Amazon Prime Video launched in Australia back in 2016 and since then, it has added an absolute tonne of content to its library, too much, really. Choice is sometimes overwhelming, so to help you out, we’ve listed nine TV shows you can find on Amazon Prime Video that we love.
Hopefully, you’ll find something worth your time on this list.
13 of the best TV shows on Amazon Prime Video
Not all superheroes are good guys and you’ll know that if you’ve ever watched The Boys. Amazon Prime Video’s adaptation of the hit graphic novel is a raunchy drama about the corporatisation of superheroes that asks the question: What happens when the heroes go rogue and start abusing their powers? Four seasons are on Prime Video.
Speaking of The Boys …. Have you ever watched The Boys and thought, where do these characters learn all this stuff? If you have, great. If you haven’t, it doesn’t matter: You’re getting the answer anyway. It’s called Gen V and it’s on Prime Video now.
Carnival Row is a TV show Amazon launched on Prime Video in 2019 and whether it’s good or falls short is undecided between the team at Gizmodo Australia. The premise has all the hallmarks of a good series: A human detective and a fairy rekindle a dangerous affair in a Victorian fantasy world, where the city’s uneasy peace collapses when a string of murders reveals an unimaginable monster. You’ve got two seasons on Prime Video to binge. We’ll leave it up to you.
Invincible is an adult animated series based on the Skybound/Image comic. Amazon’s adaptation of Invincible — the Image comic from writer Robert Kirkman and artists Cory Walker and Ryan Ottley — did a surprisingly solid job of weaving plots from the original series into a new and distinct animated story.
Premiering on Amazon Prime Video back in 2020, Upload is set in 2033, where people who are near death can be “uploaded” into virtual reality hotels run by tech firms. There’s a love story mixed in. A decent watch with a tonne of moral questions posed throughout – season three lands next month so binge seasons one and two now.
Ten years from now, a young woman in the rural South turns to a lucrative side hustle to pay for her mother’s medical treatment: playing virtual reality games to help rich clients level up. But as we see in The Peripheral, her latest gig is far more than a game, and the world it opens up is incredibly vivid, dangerous, and complex.
Good Omens knows that you can’t look at a screen without being presented with some version of the apocalypse, and so it foregoes any pretence of bombastic grandeur to instead tell a charming story about the joys of friendship, as well as the everyday fuckups that make the world feel as if it’s coming to an end, when in reality it’s just another day that ends in “y.”
In the late ‘80s, a group of teen girls encounter a band of teenage boys who don’t look like they’re from their town of Stony Stream, or even from their time. Erin, who’s new to the girls’ paper delivery route, doesn’t know who to trust as the group is thrust into danger and into the future when they stumble across a time machine hidden in a basement. They’re transported to the late 2010s, where these take-no-shit girls get to know each other while on the run from two warring time travel factions.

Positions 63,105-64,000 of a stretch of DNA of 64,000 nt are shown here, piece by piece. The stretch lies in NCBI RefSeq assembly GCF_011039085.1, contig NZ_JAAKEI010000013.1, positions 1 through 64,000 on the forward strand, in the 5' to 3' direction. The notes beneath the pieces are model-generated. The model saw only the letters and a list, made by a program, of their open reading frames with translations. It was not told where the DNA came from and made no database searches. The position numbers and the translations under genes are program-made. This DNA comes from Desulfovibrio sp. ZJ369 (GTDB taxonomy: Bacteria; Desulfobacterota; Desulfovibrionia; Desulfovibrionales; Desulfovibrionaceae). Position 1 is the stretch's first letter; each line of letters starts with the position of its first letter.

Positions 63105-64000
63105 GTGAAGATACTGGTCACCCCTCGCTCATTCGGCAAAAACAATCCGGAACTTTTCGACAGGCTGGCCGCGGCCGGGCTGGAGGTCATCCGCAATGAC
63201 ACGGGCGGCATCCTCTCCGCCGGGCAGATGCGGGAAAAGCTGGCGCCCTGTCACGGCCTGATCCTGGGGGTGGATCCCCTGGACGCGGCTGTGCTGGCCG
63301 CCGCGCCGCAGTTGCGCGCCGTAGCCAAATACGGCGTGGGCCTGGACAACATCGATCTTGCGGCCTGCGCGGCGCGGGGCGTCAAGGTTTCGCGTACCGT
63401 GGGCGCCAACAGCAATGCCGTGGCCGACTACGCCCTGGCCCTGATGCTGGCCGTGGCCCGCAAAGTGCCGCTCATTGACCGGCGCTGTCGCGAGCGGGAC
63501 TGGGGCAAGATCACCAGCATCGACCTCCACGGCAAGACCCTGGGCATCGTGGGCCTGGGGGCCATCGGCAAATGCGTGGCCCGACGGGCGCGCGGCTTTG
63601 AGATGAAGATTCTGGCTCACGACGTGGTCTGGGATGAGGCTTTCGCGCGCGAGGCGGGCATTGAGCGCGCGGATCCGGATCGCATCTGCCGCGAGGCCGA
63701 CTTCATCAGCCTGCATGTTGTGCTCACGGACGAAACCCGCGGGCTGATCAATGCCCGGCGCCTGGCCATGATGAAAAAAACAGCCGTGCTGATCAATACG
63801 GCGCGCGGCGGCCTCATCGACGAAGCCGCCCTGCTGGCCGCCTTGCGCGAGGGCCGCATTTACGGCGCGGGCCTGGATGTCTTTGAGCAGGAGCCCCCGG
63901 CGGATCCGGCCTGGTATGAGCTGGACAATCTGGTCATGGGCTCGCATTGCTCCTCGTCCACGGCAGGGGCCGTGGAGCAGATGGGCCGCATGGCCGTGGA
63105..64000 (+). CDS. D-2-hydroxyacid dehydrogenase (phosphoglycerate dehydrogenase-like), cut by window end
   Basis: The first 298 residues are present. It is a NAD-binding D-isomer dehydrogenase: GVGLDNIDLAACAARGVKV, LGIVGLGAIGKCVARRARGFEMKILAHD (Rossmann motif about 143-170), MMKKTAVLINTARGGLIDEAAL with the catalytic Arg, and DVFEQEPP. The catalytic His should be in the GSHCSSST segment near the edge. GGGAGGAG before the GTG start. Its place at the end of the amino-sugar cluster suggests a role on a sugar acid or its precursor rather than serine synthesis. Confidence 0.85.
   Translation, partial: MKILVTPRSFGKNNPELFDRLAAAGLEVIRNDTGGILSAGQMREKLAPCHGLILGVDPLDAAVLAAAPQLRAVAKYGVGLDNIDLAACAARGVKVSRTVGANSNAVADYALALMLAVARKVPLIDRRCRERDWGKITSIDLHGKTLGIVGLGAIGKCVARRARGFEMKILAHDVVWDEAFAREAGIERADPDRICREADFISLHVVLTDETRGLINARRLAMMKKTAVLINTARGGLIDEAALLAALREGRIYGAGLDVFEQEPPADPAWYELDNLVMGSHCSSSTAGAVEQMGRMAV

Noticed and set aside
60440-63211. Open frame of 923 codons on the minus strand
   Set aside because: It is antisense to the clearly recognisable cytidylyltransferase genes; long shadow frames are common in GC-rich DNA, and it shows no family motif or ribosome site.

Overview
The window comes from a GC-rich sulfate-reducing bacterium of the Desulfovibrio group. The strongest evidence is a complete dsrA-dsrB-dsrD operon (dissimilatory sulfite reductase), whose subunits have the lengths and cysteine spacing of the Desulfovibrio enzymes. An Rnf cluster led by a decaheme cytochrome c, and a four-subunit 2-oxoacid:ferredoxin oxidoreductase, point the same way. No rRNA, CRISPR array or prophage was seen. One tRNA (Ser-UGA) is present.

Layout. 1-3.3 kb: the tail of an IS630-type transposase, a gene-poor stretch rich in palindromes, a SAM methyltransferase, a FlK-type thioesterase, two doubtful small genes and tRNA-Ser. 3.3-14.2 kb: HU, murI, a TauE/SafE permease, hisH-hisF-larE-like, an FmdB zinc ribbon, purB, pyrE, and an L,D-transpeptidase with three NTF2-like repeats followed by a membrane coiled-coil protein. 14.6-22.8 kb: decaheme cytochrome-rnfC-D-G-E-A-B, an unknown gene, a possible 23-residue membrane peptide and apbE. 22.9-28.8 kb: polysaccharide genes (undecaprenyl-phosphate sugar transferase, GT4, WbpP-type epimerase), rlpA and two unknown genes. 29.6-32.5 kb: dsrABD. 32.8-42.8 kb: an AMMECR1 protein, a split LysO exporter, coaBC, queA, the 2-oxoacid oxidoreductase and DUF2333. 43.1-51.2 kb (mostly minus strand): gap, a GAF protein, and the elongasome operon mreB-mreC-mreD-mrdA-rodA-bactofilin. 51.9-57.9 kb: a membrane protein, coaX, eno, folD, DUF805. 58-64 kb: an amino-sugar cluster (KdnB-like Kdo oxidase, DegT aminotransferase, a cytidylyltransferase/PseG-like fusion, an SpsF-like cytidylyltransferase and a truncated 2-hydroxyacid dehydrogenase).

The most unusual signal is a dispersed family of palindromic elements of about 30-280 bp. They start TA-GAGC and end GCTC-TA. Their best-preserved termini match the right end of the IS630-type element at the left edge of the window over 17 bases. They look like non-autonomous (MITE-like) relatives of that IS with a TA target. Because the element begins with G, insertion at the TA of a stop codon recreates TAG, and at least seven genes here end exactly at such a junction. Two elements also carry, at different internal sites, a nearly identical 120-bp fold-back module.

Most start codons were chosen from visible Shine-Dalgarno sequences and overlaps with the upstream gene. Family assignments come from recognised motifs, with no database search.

Legend of Vox Machina
It’s probably a bit of an understatement to say that people were excited for The Legend Of Vox Machina animated series. Considering that it’s the most popular TV and film Kickstarter project ever, raising over $US11.38 million (about $15.95 million) during its campaign, it’s pretty a big deal. Based on the popular Critical Role web series, The Legend Of Vox Machina follows the eponymous adventuring party as they attempt to protect the land of Tal’Dorei from an approaching evil. So far, the series has been a pretty great adaptation of an already pretty great series.
Rings of Power
Twenty years ago, The Lord of the Rings trilogy broke new ground as a faithful fantasy trilogy that won both critical and cultural appeal. Ten years later, The Hobbit arrived with another epic trilogy but one that needlessly padded out Tolkien’s source material. Another ten years then passed and we got The Rings of Power, which somehow manages to find a middle ground between its predecessors.
Wheel of Time
Like Game of Thrones, Amazon’s fantasy drama is based on a sprawling series of epic high fantasy novels. But unlike George R.R. Martin, Robert Jordan actually finished his series. Kind of, that in itself is a very interesting tale. The Wheel of Time takes place in an epic fantasy world where magic exists, but only women have access to it. There’s two seasons of Wheel of Time on Prime Video.
200 years from now, the solar system has been colonised, and police detective Josephus Miller is given the assignment of finding an important missing woman. It’s a tale as old as time, a group of humans untangle a vast plot which threatens the Solar System’s fragile state of detente.
Star Trek: Picard
Star Trek: Picard is a sequel series to The Next Generation, following a much older Jean-Luc Picard as he pursues mysteries later on in life. It’s not essential that you watch The Next Generation to watch Picard, but there are some plot points that would benefit from the context.
Head over to Amazon Prime Video to take a look through the rest of the shows. Happy streaming!
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